Danny Brown has been gearing up to release his upcoming Atrocity Exhibition album, which will be his first for Warp Records after dropping 2013’s Old through Fool’s Gold Records. Following “When It Rain” and “Pneumonia,” he lets loose the highly anticipated “Really Doe” featuring Kendrick Lamar, Ab-Soul and Earl Sweatshirt.

The Black Milk-produced track offers a bouncy xylophone loop for today’s current A list lyricists to demolish. With that in mind, HipHopDX’s Editor-In-Chief Trent Clark, Senior Features Writer Ural Garrett and DX Music Curator Kyle Eustice give their thoughts on the high-profile track.

Can Danny Brown, two of Top Dawg’s Finest & Earl Sweatshirt Shift Radio Play In MC’s Favor?

Trent: I’m still struggling to pinpoint this mythical time period when rap fans could turn on the radio and not hear records geared toward a broader audience. This mythical period allegedly had once cultural frontrunners like Gang Starr, Jeru The Damaja and the Wu-Tang Clan vying for Billboard dominance before the ’00s babies came and disrespected the culture. Sure, bigger markets in New York City and Los Angeles allowed for more radio programmers to offer up more variety with their resources at hand but artists like Vanilla Ice, Skee-Lo and Freak Nasty did earn shiny RIAA-certifications in a time when Hip Hop was supposedly filled with nothing but uncanny talent and a tree that grew inside of Tower Records you could shake and watch classic albums dispel from the leaves.

Selective memory is a thought process that has allowed purists to distort reality in attempts to block progression. Which is utterly pointless. I’m just pointing out it’s happening. There is a reason radio has consistently sounded the way it does on all media and genres, but in today’s digital age where streaming is not only more acceptable, but accessible as well, there is no reason to look to commercial radio for any type of validation on the music you like. That being said, balance should never be shunned and Danny Brown’s new joint “Really Doe” has all the makings of being that alternative record to the “All Trap Everything” mix hour. Kendrick Lamar’s presence. A bouncy beat that could nestle in when the aforementioned playlist gets boring. And Brown’s shrill vocals predate any mumble or weirdo rapper who just got their driver’s license, so he’s right on time.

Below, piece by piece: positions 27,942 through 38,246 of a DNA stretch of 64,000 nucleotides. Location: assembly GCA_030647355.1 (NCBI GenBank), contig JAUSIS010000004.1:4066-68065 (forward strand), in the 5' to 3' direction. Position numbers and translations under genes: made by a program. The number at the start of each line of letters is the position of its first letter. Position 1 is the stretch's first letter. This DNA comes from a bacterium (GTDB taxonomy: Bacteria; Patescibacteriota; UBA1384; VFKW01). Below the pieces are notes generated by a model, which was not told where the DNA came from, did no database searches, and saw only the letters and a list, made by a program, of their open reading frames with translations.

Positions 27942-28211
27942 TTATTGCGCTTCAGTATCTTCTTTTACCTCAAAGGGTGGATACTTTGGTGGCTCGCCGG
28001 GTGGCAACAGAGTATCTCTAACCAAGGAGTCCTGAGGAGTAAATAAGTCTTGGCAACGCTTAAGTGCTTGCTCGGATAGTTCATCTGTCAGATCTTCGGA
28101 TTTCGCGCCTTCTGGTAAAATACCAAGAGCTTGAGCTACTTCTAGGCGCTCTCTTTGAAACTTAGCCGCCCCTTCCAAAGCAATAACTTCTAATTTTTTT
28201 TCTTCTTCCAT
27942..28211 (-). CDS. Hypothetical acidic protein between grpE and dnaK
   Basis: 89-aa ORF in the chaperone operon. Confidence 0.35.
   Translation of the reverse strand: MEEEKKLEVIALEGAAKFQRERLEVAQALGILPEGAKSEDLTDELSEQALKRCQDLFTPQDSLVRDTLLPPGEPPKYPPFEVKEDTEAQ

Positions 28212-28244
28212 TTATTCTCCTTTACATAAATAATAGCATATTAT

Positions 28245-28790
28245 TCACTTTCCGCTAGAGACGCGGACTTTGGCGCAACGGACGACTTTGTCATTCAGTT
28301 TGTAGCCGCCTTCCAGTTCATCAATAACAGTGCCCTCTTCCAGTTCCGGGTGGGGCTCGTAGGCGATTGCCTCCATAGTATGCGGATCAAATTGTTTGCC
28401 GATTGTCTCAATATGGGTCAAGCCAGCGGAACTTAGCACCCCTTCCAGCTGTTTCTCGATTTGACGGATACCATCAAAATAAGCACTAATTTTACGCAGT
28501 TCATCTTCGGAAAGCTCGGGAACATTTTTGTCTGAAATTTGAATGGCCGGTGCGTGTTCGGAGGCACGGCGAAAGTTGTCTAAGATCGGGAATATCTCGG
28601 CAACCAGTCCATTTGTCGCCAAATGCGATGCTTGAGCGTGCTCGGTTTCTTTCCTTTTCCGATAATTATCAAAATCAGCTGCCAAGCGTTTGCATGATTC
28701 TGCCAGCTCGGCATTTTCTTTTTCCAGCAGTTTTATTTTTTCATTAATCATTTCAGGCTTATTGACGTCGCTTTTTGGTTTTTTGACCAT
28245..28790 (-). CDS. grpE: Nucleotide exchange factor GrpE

I will always consider a record like A$AP Rocky’s “1 Train” a missed call to help shift the tides of radio play (the label ultimately sided with “Fuckin Problems” for the single. A win nonetheless for Pretty Flaco but still). Released in 2013, it featured seven prominent MCs who are still prominent to this day. (That may be stretching for Yelawolf but I’m sure he’ll bounce back soon.) Even though I think it falls short of being an instant classic (Earl should have lost himself in the music) with the right amount of attention from rap fans who fake care about what Lil Yachty is saying, “Really Doe” could do some real damage in real life.

Ural: Outside of the drug filled turn-up tracks of Danny Brown albums, there’s always those key moments where he flexes his lyrical muscles just to show off. It’s an interesting way to engage longtime fans of his The Hybrid and Hot Soup years while progressing sonically as an artist. Most contemporary artists would kill to maintain that level of balance, but Brown has been doing it with ease following his XXX album and improved even further with Old. For every “Lie4” or “Dip,” there’s a “Radio Song” or “Float On.” In the most gracious way possible, “Really Doe” feels like one of the highest profile beats-and-rhyme moments this year. Getting Detroit’s own Black Milk for such a grimy instrumental serves as the perfect alley-oop for Brown, Kendrick, Soul and Earl to do what one would expect them to do.

This track is for real rap heads. For the rest of the year, expect numerous debates on who had the best verse. Being honest, I’ll take those conversations any day compared to discussions of who is winning in The Game and Meek Mill beef. Though Sweatshirt’s closing verse is the most aggressive I’ve heard him spit in a minute, Kendrick’s hook duty and bars prove he can still talk shit. Soul’s verse is good enough for me to forgive him for These Days and Brown at this point has his approach to rhyme down to a deranged science.

Kyle: The way Danny Brown, Earl Sweatshirt, Kendrick Lamar, and Ab-Soul switch up the vocal styles throughout this track is one the most intriguing qualities about it. It keeps things interesting. That being said, I’ve always struggled with Brown’s voice. It’s definitely unique, but not exactly the type of “unique” that keeps me engaged. However, over repeated listens, this particular beat begins to grab hold and before I know it, I’m hooked. But speaking from a female perspective, when Earl Sweatshirt says, “Ask your girl why her mouth on my nuts,” or when Ab-Soul spits, “I’ma act an ass on that donkey, let her pull my ponytail,” or the multiple references to their “bitch,” well, I could do without that. Yeah yeah, I know it’s a Hip Hop track by a crew of Alpha males, but misogyny in rap is getting a little old. Otherwise, the track points to a promising album from Brown, but that won’t officially be determined until Atrocity Exhibition drops next Friday.